On the opening day of free agency, Anaheim added an important piece to its blue line with the signing of former Buffalo defenseman Toni Lydman to a three-year contract. While not the offensive force Niedermayer was -- Lydman never has scored more than 28 points in a season -- he's reliable in his own end, as the plus-36 he has amassed dating back to 2003-04 attests.
Andy Sutton, a veteran defenseman who split last season between the Islanders and Senators, signed a two-year contract on Monday. Sutton adds some goal-scoring ability -- having tallied as many as 8 goals in a season -- as well as snarl, with 1,018 career penalty minutes.
Aaron Voros, who came over along with minor-leaguer Ryan Hillier in the Eminger trade, adds grit up front. He's piled up 352 penalty minutes in 150 games for New York and Minnesota while also displaying occasional scoring ability, with 18 goals and 37 points.
Others who could figure into the mix include: free-agent forward Trevor Smith, who scored a goal in seven games for the Islanders two seasons ago; free-agent defenseman Danny Syvret, who has 2 goals and 5 points in 49 NHL games for the Flyers and Oilers; and Jason Jaffray, who has played 36 NHL games during cups of coffee with the Flames and Canucks.
Where the Ducks seemingly made their biggest splash was at the 2010 Entry Draft in Los Angeles. They never expected Windsor Spitfires defenseman Cam Fowler to be available at No. 12, but his drop in the first round turned out to be Anaheim's gain. Fowler's aim is to make the opening-night roster, but regardless of whether he achieves that goal, the team hopes he will develop into an elite blueliner in the mold of Niedermayer.
At No. 29, the Ducks took Medicine Hat Tigers forward (and Southern California native) Emerson Etem, then added more size up front in the second round with Mississauga St. Michael's Majors forward Devante Smith-Pelly.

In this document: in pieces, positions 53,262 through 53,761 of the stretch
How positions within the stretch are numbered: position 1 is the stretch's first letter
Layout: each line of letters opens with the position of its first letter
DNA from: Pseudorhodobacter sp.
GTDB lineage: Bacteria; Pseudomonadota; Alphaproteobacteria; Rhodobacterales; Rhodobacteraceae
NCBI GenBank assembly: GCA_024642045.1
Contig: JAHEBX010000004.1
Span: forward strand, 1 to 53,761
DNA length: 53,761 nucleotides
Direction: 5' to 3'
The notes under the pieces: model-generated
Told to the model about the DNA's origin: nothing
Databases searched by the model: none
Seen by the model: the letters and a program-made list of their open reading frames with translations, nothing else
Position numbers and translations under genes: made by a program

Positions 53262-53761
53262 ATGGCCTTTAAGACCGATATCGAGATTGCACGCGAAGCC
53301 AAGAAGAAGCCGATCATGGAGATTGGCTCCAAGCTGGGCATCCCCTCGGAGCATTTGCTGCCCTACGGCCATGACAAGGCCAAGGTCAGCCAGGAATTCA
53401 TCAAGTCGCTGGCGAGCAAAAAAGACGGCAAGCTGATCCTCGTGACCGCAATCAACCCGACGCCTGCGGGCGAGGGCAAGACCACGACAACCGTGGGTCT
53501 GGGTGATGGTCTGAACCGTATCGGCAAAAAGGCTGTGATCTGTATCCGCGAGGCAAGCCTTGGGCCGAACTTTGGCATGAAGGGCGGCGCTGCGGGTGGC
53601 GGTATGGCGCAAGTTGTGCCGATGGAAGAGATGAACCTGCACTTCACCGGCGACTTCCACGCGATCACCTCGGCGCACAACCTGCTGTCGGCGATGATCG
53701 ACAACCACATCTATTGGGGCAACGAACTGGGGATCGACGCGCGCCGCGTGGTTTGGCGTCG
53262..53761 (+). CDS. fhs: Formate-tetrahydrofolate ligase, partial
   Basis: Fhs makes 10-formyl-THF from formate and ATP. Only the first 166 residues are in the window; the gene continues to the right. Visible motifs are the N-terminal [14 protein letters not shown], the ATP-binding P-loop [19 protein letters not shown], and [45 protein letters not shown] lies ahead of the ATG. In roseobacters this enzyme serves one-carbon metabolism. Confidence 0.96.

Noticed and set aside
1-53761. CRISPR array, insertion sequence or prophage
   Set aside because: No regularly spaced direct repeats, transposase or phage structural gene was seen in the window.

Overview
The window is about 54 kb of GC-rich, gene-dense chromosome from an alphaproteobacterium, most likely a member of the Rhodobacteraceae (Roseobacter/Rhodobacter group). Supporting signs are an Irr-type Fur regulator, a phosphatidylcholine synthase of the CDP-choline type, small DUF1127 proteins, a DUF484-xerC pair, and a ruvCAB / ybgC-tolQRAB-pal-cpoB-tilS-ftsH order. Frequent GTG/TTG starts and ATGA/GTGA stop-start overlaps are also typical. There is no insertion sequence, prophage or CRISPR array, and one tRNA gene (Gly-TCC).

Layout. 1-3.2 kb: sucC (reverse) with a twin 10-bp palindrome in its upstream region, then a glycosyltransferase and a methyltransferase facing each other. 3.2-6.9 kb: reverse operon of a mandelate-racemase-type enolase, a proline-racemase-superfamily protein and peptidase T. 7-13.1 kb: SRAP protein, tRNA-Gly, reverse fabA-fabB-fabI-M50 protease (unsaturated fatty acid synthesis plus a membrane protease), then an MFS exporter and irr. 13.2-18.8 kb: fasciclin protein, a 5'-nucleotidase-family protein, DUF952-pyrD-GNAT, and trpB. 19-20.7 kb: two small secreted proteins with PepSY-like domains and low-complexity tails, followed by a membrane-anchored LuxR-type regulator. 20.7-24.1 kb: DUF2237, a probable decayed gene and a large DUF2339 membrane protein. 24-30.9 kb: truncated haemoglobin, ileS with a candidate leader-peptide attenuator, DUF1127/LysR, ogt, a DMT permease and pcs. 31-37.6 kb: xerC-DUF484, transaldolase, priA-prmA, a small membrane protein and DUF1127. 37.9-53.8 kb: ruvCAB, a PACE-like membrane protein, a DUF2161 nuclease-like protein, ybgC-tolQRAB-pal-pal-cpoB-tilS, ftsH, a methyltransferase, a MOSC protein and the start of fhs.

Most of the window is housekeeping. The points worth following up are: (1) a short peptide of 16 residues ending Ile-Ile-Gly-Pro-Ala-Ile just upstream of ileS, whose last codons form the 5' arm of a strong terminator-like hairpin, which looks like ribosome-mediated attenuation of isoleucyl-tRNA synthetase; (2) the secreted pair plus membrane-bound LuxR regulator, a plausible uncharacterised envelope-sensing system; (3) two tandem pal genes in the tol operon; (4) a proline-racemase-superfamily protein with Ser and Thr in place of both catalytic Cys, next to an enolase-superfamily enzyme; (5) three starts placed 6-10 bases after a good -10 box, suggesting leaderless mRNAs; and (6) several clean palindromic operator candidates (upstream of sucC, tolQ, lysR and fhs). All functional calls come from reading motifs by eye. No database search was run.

Even with the absence of Niedermayer and the potential loss of Selanne, expect Anaheim to score its share of goals. The Ducks averaged 2.84 goals per game last season, seventh in the League, and a number of offensive options remain beyond the Getzlaf-Perry-Ryan trio.
Saku Koivu, whose 52 points were tops on the team following the Big Three, was re-signed. Koivu also brings tremendous faceoff ability to the table. Jason Blake (16-25-41) adds scoring savvy, while a full season from Joffrey Lupul (10-4-14), limited to 23 games last season due to back surgery, would be helpful. Rookie Dan Sexton put up 9 goals and 19 points in half a season, and another youngster, Matt Beleskey, compiled 11 goals and 18 points in 60 games.
Lubomir Visnovsky was impressive after coming over from the Oilers, registering 5 goals and 13 points in 16 games with the Ducks. He's the big threat now from the point.
Firmly entrenched as the starter, Hiller will look to raise his game to another level this season. With Curtis McElhinney now his backup, there's no need for Hiller to look over his shoulder or worry about a No. 1/1A tandem like when Giguere was around.
Other teams in the division and conference have made up ground on Anaheim, which now must take a step toward reclaiming some of its past glory.